Dental Health & Access To Dental Health.

3220 words - 13 pages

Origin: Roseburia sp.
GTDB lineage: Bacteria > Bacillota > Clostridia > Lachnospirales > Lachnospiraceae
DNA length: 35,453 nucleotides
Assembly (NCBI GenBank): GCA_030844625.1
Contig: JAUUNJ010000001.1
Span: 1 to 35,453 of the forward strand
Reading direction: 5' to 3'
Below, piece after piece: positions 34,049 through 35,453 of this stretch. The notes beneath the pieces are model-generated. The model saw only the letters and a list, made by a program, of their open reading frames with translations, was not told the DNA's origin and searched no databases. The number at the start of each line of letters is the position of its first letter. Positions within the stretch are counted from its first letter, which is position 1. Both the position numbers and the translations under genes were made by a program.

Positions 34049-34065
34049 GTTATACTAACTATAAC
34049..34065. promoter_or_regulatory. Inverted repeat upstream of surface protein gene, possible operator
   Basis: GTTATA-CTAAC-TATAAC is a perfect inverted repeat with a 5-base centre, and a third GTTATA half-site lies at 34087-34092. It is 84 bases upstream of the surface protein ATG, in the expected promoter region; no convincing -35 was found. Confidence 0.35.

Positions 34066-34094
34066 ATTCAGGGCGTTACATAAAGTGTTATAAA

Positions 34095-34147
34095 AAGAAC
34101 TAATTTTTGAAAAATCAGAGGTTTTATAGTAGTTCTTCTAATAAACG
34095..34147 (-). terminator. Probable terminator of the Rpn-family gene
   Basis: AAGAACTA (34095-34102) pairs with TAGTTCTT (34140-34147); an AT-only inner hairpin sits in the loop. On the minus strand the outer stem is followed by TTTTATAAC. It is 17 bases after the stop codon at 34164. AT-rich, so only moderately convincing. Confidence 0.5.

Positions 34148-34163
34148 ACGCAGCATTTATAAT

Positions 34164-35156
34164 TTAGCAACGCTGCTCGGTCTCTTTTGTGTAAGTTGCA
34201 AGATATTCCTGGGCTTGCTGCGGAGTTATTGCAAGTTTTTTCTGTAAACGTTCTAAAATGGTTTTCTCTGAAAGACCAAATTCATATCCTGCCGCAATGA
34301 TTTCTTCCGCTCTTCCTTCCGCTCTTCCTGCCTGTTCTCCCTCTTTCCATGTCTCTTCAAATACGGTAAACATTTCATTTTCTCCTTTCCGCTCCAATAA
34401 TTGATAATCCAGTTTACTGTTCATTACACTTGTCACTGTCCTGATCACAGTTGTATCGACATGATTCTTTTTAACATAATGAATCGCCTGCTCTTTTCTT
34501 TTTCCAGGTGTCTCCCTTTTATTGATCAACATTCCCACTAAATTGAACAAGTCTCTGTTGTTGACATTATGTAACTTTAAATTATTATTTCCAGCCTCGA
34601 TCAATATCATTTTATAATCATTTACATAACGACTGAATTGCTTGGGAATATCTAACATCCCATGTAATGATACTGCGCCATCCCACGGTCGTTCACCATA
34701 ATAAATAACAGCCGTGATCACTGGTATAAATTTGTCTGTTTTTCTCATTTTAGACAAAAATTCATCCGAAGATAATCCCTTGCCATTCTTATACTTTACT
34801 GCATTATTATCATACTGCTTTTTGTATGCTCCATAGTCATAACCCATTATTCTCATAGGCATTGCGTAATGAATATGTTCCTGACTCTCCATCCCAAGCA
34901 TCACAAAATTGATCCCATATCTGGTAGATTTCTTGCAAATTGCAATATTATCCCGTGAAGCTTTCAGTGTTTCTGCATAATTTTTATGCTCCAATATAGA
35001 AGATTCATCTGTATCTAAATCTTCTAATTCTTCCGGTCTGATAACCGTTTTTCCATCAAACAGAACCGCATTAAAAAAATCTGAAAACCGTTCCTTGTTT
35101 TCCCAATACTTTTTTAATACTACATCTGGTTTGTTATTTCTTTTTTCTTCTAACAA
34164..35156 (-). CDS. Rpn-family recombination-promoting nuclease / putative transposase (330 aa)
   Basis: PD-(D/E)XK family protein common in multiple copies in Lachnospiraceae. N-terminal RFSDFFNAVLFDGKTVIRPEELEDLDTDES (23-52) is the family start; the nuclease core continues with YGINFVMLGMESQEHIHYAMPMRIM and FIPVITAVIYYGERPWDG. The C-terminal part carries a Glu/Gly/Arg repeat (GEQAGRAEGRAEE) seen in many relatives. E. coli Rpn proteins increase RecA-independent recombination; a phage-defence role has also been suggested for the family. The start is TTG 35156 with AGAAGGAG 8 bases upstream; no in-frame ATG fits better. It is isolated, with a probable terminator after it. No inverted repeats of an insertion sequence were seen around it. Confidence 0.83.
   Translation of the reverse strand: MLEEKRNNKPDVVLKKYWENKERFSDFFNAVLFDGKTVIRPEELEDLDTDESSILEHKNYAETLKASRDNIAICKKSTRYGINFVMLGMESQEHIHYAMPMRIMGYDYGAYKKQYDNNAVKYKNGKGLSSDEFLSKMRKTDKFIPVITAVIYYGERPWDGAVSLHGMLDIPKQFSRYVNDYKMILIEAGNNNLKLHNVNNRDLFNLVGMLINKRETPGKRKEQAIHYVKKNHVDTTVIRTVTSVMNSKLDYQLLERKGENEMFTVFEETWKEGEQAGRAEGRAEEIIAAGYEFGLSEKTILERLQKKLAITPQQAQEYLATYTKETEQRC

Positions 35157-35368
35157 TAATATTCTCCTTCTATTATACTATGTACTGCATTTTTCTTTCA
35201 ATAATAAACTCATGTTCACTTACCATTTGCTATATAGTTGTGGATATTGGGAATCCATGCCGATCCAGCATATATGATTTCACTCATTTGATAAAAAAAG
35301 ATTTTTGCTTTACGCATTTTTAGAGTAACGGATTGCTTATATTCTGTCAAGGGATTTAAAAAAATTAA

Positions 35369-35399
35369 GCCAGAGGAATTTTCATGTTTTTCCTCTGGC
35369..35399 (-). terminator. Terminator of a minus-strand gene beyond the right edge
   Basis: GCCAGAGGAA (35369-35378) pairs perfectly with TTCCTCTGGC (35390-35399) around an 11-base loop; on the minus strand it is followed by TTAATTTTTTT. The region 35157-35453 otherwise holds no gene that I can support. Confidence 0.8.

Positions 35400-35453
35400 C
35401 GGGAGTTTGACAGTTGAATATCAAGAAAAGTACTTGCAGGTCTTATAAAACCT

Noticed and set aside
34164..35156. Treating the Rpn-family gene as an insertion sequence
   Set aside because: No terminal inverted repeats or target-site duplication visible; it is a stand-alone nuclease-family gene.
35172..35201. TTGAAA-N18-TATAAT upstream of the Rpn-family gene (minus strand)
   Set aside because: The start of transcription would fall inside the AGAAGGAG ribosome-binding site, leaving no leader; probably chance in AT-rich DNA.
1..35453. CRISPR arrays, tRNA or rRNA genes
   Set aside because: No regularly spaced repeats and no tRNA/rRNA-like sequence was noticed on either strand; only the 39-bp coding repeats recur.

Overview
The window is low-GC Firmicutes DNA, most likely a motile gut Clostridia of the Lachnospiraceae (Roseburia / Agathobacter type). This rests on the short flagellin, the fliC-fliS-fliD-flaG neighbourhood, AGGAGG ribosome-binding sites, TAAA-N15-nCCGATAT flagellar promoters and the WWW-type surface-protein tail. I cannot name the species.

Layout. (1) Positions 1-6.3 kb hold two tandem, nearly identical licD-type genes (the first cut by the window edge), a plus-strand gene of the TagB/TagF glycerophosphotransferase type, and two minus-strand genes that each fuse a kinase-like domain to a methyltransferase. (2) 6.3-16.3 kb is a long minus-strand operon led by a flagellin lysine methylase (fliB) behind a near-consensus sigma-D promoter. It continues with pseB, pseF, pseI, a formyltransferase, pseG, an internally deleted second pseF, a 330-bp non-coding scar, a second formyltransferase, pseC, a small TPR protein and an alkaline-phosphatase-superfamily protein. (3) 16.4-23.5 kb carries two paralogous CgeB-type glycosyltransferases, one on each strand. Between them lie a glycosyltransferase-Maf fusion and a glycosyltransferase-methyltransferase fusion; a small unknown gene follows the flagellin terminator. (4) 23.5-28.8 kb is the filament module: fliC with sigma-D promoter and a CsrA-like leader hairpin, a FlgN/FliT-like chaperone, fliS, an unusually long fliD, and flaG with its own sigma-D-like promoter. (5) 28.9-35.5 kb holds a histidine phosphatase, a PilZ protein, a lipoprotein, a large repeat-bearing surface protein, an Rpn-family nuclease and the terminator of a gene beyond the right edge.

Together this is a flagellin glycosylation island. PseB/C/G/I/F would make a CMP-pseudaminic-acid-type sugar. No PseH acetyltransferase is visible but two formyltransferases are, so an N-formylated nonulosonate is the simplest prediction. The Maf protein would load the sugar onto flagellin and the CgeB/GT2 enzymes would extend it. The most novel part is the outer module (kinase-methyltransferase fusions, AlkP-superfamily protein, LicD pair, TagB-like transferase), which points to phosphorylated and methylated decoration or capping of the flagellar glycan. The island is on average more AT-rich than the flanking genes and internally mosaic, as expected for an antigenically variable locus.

Dental Health and Access to Dental CareOral health is an integral part of general health and well-being. Good oral health and freedom from oral pain and infection substantially contribute to quality of life and self-esteem. Poor oral health, on the other hand, is an obstacle to good nutrition, can severely affect people's ability to carry out the normal activities of daily life. It is also a risk factor for such major systemic diseases as coronary heart disease. The oral health of Americans has improved greatly over the past 50 years, but there are areas where severe oral health problems remain. Experts estimate that as many as 42 million Americans have no insurance coverage for dental care, and low-income families that have some type of health insurance still find it difficult to obtain quality health care (Summary...). Many people in America without insurance do not see dentist on a regular basis and have poor oral health which can lead to poor overall health (A Solution...).Constant pain from decaying teeth can make a good night's sleep impossible, causing adults and youths to be irritable and too tired to concentrate at work or school. Gum disease (It is also called periodontal disease and is defined as the inflammation of the structures that surround and support the teeth) can make it painful to chew or eat certain foods (Gum Disease). People with severe dental disease, such as untreated abscesses, can wind up with a deformed jaw or chronic halitosis (bad breath). These last two conditions can additionally cause embarrassment and low self-esteem, make a person less apt to socialize; and more apt to stay isolated - and, in general, just feel miserable.Community health centers (CHCs) are one of the sources of health care for low-income consumers. CHCs provide health care to low-income families, particularly theuninsured. They are typically private, nonprofit, consumer-directed health carecorporation that provides comprehensive primary and preventative care to medically underserved people (Program...). I work as a Dental Assistant for one of these Community Health Dental Clinics in Everett. Many people that are seen at our clinic tell about their experiences of how extremely difficult it is to find a dentist who'd 'fit their pocketbook' or take Medicaid. One mother of a Medicaid insured child recently told us: "I could not get a dentist who would take Medicaid. I got the phone book and went through about 20-30 dental offices, and no one wanted to take Medicaid. I just gave up. I didn't know what to do. My child was in severe pain day and night, and I simply couldn't help him." Another single mom of three kids said: "This one dentist did take our insurance for low-income families but one day we received a bill for a huge amount that I wasn't able to pay off with my little child-support money I was getting from the State. I called our dentist to find out what was going on, and they simply told me that procedures that my children received at their...

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